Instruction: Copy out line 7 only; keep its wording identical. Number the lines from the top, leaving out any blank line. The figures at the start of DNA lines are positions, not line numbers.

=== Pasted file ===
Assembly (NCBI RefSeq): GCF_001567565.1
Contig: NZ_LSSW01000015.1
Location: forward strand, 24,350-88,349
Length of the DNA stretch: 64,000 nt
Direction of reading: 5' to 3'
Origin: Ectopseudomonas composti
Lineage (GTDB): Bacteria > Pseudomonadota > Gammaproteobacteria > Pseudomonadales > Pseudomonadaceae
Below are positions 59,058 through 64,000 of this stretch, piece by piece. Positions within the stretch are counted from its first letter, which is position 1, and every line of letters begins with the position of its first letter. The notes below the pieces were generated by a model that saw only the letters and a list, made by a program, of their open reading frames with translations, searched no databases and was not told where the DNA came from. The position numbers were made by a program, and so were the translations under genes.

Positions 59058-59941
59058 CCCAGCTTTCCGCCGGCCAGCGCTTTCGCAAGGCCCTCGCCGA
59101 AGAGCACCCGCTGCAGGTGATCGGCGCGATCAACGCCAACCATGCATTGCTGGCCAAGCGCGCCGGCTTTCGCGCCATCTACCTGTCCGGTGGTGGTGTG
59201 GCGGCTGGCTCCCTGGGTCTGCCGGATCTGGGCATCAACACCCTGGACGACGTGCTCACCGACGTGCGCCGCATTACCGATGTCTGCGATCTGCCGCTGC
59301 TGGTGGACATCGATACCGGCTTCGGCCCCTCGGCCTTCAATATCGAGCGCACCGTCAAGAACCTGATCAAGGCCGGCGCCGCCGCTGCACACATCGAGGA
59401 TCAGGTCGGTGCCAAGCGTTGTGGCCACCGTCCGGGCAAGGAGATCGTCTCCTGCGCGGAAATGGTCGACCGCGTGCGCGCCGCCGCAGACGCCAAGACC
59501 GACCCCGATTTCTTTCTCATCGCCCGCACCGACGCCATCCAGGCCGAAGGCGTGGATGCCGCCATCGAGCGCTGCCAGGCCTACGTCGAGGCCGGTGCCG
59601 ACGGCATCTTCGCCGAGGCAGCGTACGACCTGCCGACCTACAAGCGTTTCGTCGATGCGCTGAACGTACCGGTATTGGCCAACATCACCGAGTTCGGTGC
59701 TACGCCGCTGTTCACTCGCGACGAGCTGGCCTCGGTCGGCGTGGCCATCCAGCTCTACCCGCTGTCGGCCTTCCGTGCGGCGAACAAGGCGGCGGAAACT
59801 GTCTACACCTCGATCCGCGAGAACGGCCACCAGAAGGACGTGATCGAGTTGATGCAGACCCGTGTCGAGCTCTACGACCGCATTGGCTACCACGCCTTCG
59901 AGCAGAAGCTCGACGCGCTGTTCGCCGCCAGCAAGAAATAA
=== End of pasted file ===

Lineage (GTDB): Bacteria > Pseudomonadota > Gammaproteobacteria > Pseudomonadales > Pseudomonadaceae